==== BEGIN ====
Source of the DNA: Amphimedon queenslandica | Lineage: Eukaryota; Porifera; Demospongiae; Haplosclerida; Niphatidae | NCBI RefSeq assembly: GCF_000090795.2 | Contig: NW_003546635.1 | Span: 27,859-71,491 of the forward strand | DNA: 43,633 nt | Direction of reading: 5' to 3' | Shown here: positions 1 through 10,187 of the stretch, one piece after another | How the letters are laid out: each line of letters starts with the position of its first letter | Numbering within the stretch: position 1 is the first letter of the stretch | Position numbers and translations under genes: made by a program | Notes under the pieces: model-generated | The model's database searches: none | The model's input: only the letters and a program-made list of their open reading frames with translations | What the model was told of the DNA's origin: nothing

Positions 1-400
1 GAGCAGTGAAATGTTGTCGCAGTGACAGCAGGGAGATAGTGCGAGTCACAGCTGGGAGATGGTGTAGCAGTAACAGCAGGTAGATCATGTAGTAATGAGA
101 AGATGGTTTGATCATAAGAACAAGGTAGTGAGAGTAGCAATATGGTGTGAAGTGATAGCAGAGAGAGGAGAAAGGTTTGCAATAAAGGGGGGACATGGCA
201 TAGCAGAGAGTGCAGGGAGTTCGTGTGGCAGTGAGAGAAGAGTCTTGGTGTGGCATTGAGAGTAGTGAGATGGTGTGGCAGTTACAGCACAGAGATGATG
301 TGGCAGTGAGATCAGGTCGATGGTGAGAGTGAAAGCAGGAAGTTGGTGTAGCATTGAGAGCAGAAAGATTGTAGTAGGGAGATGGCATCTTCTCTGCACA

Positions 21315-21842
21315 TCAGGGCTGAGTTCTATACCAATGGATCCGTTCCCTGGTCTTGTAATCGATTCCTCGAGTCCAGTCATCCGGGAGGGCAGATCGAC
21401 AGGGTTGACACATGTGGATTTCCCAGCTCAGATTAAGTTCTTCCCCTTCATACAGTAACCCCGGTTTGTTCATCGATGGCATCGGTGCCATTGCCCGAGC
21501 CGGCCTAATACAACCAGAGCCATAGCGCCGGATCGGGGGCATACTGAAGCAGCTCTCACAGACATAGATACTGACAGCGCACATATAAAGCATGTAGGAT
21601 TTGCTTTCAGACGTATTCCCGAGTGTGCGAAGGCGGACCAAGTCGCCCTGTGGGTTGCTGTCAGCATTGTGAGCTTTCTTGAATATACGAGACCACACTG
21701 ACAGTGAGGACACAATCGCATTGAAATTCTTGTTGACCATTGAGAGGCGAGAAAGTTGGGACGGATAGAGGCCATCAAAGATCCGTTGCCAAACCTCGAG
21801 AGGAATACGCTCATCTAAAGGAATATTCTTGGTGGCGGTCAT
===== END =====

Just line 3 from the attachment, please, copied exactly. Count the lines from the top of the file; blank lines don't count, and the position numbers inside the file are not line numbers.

1 GAGCAGTGAAATGTTGTCGCAGTGACAGCAGGGAGATAGTGCGAGTCACAGCTGGGAGATGGTGTAGCAGTAACAGCAGGTAGATCATGTAGTAATGAGA